My rule of thumb is that if you’re having a difficult conversation with your acquirer when you should have been having a difficult conversation with your developers, your marketers, your business or the QSA, then you’ve done it wrong. PCI DSS is here to save your bacon, not be a speed bump. However, there is much to improve in the QSA engagement process, mainly in my view to advance true independence of QSAs.

Published by vanderaj

Just another security geek

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  1. The view that “Leaving the QSA to determine the scope is inherently conflicted. They get a lot more money if they scope it conservatively (i.e as many of the requirements as possible, and as many systems as possible)” is not accurate. QSA’s can not arbitrarily decide which DSS controls are in scope, nor is it for them to decide which system components are included or excluded from the scope of compliance. All scope reduction decisions must be in line with acceptable scope reduction methods approved by the SSC. QSA’s can, however, to a large extent decide at their own descretion which system components are included in the scope of validation. There is a big difference between scope of validation and scope of compliance. Also, the compliance controls and in-scope system “conservatively” does not result in additional revenue for the QSA (due to increased QSA workload) . Using your definitions; “scoping liberally” will be to exclude as many controls and systems from the scope – and that often requires a lot more time and effort (and hence, more consulting revenue). So, I fail to see the validity of your argument that leaving a QSA to determine the scope is inherently conflicted. I support the view that QSA’s should validate the scope of compliance, and not be one defining it (the decision maker). QSA’s role is to validate. That is their mandated role. QSA’s are allowed and encouraged to also provide remediation advice – but are not doing so in formal capacity as ‘QSA’ but instead as ‘Security professionals’.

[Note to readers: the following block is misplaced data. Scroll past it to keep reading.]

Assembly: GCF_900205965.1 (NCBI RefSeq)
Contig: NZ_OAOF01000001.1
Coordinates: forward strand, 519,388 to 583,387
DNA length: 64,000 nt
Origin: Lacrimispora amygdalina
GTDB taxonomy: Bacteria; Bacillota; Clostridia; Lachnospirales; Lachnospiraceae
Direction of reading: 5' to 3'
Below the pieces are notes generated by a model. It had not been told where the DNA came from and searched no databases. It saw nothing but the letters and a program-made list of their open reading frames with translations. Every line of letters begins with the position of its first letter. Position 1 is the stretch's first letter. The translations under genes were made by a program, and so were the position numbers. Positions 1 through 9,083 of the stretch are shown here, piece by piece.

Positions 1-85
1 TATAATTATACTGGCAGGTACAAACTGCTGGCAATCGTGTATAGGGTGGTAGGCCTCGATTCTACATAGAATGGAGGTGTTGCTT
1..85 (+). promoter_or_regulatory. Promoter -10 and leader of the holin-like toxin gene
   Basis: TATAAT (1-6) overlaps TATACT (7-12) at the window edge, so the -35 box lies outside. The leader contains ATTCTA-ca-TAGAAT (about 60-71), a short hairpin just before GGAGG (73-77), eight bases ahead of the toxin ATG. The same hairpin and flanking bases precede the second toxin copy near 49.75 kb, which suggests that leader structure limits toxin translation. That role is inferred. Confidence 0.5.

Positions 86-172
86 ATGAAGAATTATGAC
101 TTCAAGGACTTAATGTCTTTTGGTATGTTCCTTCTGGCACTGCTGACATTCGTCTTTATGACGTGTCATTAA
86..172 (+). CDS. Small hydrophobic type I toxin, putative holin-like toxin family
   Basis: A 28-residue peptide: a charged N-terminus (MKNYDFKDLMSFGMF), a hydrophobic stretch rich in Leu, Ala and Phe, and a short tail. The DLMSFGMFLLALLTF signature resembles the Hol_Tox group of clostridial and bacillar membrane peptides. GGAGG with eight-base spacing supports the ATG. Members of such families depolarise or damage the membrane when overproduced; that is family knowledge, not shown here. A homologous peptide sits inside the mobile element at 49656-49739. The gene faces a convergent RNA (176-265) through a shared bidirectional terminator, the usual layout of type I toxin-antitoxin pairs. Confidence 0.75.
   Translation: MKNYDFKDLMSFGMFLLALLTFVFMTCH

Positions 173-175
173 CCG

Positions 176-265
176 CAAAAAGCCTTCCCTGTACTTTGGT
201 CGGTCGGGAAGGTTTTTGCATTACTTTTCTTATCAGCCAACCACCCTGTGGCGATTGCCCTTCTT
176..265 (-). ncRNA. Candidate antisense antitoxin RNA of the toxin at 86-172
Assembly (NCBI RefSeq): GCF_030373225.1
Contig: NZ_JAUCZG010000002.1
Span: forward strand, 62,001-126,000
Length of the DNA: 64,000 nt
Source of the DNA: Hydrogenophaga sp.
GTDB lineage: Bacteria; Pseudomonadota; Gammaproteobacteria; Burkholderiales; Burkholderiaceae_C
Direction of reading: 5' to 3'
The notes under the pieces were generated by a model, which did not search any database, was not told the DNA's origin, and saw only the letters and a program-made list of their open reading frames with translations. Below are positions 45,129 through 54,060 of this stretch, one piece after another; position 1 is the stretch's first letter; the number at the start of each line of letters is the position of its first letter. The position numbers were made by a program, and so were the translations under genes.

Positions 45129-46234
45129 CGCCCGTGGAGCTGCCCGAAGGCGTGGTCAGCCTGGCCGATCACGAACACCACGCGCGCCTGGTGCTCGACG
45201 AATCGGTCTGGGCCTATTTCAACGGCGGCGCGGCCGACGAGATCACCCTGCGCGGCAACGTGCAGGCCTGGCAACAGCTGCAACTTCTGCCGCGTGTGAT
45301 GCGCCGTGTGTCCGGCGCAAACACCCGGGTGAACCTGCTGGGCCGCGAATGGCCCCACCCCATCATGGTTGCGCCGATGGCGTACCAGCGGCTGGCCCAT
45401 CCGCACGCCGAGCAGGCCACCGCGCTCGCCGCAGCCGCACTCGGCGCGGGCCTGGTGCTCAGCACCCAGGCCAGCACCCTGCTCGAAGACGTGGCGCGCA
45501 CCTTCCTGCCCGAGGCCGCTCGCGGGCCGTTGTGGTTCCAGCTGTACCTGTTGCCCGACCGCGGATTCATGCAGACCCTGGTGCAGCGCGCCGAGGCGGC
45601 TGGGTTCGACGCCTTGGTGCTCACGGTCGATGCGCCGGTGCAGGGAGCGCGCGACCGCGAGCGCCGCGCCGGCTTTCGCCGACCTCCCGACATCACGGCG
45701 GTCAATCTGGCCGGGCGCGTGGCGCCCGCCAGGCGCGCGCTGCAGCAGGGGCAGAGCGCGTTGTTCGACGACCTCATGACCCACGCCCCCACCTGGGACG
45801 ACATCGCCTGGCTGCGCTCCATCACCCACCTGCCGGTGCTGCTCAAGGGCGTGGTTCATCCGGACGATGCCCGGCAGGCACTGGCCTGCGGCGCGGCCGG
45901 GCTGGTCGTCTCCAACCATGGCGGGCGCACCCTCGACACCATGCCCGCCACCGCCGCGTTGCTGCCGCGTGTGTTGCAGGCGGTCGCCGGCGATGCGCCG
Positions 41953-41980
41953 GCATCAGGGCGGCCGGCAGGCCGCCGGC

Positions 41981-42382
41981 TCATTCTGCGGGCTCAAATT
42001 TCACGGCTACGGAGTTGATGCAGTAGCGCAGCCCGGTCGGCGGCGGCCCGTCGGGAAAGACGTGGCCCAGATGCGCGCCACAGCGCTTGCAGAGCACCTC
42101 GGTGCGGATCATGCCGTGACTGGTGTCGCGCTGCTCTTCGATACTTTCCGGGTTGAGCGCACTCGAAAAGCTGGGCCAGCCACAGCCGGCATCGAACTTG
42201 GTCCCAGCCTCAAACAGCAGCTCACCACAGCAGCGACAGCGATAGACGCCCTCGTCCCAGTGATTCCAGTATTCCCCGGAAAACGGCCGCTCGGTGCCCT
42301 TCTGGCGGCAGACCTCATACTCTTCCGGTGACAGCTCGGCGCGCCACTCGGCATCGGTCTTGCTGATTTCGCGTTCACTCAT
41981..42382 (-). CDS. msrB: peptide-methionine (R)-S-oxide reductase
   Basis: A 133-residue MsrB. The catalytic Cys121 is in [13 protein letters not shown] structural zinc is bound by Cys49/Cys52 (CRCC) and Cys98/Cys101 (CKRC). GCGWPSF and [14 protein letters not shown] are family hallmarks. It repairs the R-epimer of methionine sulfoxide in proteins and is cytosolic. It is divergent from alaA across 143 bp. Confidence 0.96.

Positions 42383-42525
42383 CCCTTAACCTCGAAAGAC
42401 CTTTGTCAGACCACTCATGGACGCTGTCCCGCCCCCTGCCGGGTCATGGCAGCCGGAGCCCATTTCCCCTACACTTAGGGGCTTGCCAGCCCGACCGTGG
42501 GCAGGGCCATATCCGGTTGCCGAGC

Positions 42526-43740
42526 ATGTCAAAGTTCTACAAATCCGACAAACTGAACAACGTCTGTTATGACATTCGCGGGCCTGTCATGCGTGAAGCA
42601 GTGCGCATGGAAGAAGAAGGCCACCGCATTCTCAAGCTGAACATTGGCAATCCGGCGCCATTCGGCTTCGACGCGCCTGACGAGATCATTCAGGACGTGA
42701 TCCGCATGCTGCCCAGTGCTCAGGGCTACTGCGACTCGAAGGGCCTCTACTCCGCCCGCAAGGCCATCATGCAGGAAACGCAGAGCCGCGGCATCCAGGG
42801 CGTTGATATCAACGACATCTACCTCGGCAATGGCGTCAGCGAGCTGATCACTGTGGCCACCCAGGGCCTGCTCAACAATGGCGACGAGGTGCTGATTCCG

2. I’m a QSA and we are easy to deal with. It’s all about being open and upfront, that’s really it. I would like to add that PCI compliance can be an incredibly time-consuming and taxing challenge, no question about it. What’s important to note is that both merchants and service providers think PCI DSS compliance is all about the technical aspects – and much of it is – but they often lose sight of the fact the policies and procedures are sometime an even bigger mandate – and task – to undertake. As a QSA, one of the biggest challenges is getting clients to implement two (2) notable initiatives: (1). Undertaking an annual risk assessment and (2) implementing comprehensive security awareness training for all employees. There’s a wealth of free and cost-effective solutions online for both of these mandates, so it’s time that companies got serious about implementing such measures.